October 16, 2009

Serious reading

GravitationGreg Egan comments on a review hatchet job, pointing out something relevant and interesting:

This leaves me wondering if they've really never encountered a book before that benefits from being read with a pad of paper and a pen beside it, or whether they're just so hung up on the idea that only non-fiction should be accompanied by note-taking and diagram-scribbling that it never even occurred to them to do this. I realise that some people do much of their reading with one hand on a strap in a crowded bus or train carriage, but books simply don't come with a guarantee that they can be properly enjoyed under such conditions.

In fact, many aficionados of "real" literature claim the true pleasure lies in discovering the hidden structures under the surface. So why are not more people taking notes when reading fiction? Greg Egan may be unique in that you would actually benefit from solving equations in parallel with reading, but I would expect many novels would benefit from readers extending their effective working memory. After all, who knows where Captain Yakovlev will turn up later and what he will symbolize?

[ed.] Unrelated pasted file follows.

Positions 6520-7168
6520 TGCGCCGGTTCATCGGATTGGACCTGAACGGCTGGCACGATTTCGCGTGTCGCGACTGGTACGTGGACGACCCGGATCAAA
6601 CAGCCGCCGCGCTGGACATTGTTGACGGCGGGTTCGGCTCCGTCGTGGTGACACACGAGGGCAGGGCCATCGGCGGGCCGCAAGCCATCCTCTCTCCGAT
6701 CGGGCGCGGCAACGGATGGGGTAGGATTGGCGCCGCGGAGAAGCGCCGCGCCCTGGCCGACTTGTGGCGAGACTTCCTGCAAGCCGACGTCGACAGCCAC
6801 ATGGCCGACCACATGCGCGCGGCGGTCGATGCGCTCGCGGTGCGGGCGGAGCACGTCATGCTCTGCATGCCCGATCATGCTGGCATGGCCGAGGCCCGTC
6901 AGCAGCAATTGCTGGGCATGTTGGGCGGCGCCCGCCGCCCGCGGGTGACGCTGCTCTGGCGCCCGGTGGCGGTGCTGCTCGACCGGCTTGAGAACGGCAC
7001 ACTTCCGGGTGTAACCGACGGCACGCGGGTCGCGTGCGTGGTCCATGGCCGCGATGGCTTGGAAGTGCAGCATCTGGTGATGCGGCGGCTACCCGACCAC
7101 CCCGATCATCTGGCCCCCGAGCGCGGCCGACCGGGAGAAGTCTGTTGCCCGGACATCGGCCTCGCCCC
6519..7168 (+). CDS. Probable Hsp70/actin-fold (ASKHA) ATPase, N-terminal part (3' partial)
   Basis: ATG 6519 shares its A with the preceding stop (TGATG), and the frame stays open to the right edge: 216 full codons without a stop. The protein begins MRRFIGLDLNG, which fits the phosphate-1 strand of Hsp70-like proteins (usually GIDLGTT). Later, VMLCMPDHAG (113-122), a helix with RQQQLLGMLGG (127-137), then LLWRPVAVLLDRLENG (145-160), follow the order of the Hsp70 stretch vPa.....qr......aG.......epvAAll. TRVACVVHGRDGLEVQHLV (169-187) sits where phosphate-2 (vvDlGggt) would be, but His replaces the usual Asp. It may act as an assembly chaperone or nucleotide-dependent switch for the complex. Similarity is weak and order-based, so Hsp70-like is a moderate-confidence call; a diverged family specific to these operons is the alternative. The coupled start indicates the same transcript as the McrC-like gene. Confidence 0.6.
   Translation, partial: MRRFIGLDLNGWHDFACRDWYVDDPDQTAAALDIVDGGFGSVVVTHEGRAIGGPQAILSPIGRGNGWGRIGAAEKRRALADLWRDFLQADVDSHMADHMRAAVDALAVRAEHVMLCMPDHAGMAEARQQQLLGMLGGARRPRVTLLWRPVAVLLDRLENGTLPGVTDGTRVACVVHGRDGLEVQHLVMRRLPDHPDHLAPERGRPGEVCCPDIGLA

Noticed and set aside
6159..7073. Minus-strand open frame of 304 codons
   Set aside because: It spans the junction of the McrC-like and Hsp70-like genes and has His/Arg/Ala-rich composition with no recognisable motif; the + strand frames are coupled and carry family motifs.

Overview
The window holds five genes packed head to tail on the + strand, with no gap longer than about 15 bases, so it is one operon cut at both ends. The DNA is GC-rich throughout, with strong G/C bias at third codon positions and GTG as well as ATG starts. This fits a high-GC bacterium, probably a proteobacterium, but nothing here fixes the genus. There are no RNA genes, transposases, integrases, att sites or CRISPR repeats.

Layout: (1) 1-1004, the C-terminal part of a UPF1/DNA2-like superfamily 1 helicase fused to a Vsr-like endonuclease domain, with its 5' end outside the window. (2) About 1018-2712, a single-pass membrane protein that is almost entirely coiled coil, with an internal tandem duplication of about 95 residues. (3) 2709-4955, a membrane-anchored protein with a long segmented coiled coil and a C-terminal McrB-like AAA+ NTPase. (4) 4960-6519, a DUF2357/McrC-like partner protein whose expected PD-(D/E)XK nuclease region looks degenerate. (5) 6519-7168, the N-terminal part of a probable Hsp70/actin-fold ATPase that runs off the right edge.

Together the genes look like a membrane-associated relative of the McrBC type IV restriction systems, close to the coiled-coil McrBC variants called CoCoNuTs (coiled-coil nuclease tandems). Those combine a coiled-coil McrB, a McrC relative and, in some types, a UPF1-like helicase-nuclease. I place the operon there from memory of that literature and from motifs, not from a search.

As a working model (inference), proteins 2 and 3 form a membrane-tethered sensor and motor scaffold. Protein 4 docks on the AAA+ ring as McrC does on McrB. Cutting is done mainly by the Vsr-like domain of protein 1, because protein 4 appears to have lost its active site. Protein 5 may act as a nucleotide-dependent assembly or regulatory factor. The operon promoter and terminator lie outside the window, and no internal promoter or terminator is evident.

[ Personally I found Incandescence a mildly interesting read, but it did not grab me. While I agree with Egan that mathematics and the natural sciences are intrinsically interesting and that telling the story of how science develops can be riveting, I don't think I am that much of an orbit guy. Geodesics are much more fun when you bundle them. Give me a novel about neuroscience, causality or topology any day.

...Actually, there is one story about orbits that is truly gripping: Arthur C. Clarke's "Maelstrom II". And it is completely Newtonian! Coming to think of it, Poe's original story was a somewhat dramatized depiction of experimental hydrodynamics. ]

Posted by Anders3 at October 16, 2009 12:33 AM